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‘I prayed all the time not to be gay’: Reverend Richard Cole gives heartbreaking look into conversion therapy

Reverend Richard Cole gives heartbreaking look into conversion therapy (Picture: BBC)

With conversion therapy on its way to being banned across the UK, Reverend Richard has given us a heartbreaking look into the lasting effects of the practice.

The controversial method attempts to change a person’s sexual orientation or gender identity using psychological, physical, or spiritual interventions.

The Reverend has made a film for BBC One’s Morning Live in which he speaks about the government’s promise to end a practice that has caused untold misery to members of the LBGTQ community.

‘Conversion therapy may sound like something that belongs to the past, but it’s still happening today,’ the priest said in the clip.

‘I’m a priest of the Church of England and I’m also gay. For me that’s never been a problem, I’ve never felt there’s any issue between Christian faith and being LGBT but some people do. They find that so unendurable that they seek therapy, intervention, call it what you will, to pray the gay away.’

Reverend Richard spoke to Matthew – founder of Ban Conversion Therapy – for who growing up gay was a ‘lonely’ experience. He accidentally came out at 24 through an email he sent by mistake to friends, family and his religious community.

Reverend Richard supports the ban (Picture: BBC)

‘I prayed all the time not to be gay, I heard from the pope as a child that it was wrong to be gay, and of course that had an impact on me,’ he said.

‘They wanted me to go through counselling but thankfully I had come to this complete assurance to who I was but that meant I had to leave that whole world behind.’

Another man, Joe, had hoped at 17 that therapy would help him fit in with his Orthodox Jewish community.

He explained: ‘It was talking therapy, it assumed I was broken in some way and needed to be repaired. It completely changed my perception of who I was and made me feel like I was to blame for my sexuality.

Matthew accidentally came out to family and friends (Picture: BBC)

Joe received therapy when he was 17 (Picture: BBC)

‘[It was] 100 per cent abusive. It was slow and steady and may have not felt at the time that it was obviously abusive, but any way of trying to change someone’s sexual identity or gender identity is abuse.’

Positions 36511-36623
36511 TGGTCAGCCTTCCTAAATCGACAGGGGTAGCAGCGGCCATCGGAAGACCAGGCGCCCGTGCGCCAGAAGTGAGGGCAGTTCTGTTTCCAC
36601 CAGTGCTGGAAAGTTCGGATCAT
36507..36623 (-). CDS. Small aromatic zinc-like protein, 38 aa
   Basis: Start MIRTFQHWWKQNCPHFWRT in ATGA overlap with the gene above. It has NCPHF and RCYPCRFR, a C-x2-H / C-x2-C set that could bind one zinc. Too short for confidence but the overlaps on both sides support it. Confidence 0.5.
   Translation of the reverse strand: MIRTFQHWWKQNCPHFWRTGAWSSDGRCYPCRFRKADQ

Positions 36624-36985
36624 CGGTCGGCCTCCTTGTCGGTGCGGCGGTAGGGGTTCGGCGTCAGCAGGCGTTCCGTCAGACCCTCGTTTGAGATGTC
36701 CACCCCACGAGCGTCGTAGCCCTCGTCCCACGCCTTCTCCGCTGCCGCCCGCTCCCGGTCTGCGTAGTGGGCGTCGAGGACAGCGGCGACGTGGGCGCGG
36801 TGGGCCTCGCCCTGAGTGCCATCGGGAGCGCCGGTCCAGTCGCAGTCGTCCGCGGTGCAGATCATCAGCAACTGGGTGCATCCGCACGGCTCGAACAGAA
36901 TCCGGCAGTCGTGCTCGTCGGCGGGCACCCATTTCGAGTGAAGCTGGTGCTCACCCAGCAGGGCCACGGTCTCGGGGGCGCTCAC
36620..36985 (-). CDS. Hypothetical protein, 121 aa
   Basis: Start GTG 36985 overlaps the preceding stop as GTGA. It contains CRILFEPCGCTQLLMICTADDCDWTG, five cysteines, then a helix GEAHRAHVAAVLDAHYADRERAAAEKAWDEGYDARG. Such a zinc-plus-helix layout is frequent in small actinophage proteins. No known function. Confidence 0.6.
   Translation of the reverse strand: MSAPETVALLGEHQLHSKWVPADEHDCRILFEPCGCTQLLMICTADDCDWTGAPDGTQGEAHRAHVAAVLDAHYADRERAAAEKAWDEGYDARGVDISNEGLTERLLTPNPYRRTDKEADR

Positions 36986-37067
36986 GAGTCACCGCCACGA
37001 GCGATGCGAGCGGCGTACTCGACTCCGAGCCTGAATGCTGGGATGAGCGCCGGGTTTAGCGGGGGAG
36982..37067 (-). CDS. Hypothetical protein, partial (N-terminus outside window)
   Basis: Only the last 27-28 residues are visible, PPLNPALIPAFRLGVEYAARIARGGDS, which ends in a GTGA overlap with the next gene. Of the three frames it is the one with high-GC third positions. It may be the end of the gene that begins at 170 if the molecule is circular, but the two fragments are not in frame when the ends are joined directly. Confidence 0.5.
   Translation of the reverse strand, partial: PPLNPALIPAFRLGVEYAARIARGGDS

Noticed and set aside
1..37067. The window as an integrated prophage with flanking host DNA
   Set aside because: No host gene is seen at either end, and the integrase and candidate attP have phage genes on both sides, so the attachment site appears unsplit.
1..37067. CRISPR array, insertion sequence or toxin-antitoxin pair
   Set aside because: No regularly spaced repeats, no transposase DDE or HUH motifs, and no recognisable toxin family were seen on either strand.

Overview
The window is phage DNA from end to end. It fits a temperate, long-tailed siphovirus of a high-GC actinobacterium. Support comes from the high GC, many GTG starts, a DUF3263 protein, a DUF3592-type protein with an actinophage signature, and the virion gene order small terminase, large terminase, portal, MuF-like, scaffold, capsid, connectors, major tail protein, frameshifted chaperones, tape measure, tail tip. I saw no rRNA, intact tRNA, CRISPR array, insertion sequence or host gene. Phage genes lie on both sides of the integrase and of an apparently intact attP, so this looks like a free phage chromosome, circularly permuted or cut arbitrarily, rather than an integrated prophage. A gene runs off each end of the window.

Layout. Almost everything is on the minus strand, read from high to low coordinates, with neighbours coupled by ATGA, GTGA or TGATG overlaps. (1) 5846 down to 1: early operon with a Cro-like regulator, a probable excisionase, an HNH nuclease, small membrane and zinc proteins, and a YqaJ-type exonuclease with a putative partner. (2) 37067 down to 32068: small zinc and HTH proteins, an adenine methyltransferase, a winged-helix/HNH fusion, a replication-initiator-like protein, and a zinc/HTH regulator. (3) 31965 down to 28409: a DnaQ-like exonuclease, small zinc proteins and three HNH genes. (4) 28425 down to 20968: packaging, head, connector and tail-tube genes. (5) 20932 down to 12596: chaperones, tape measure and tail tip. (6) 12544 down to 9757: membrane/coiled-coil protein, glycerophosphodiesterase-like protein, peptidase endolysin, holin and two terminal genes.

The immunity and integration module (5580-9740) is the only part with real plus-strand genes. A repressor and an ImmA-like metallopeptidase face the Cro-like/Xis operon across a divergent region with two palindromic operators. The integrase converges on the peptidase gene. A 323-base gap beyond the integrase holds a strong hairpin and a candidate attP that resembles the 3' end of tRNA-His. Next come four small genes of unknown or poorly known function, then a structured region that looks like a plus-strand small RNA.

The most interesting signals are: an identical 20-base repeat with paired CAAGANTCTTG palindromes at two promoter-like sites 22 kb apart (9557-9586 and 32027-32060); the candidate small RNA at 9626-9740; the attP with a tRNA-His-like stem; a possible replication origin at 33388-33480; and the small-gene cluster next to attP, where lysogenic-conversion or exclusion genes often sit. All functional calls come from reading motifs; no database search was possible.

The Reverend also spoke to Mike Davidson, who runs Core Issues Trust, which is an organisation that provides change-oriented therapy. This is a method which ‘makes use of standard modalities to support those who want to move away from homosexuality’.

‘Many like me find conversion therapy a nonstarter, and here are the reasons why. If you believe your sexuality is something you’re born with, then you can’t be converted,’ the priest explained.

‘But one person who disagrees is Mike Davidson. Mike used to experience same-sex attraction but says with change-oriented therapies, that he now offers others, that’s shifted.

Mike runs Core Issues Trust (Picture: BBC)

‘Mike is against conversion therapy and believes people should pick a different sexuality if they so wish. But even if that were possible, I sense only one option is encouraged and all others very much discouraged.’

Mike went on to explain that he isn’t trying to ‘wipe out’ those who hold a different point of view but said there are people trying to silence him.

‘I would not be against banning bad practice or things that could damage people. I would be concerned that we would lose the right to be able to support and minister to that portion of the population who have lost confidence in the professionals who have abandoned them,’ he said.

Reverend Richard concluded by saying that he’s convinced moving the ban on conversion therapy forward is the right thing to do.

Watch the full film on Morning Live tomorrow (24.06.21), 9:15am on BBC One and iPlayer.

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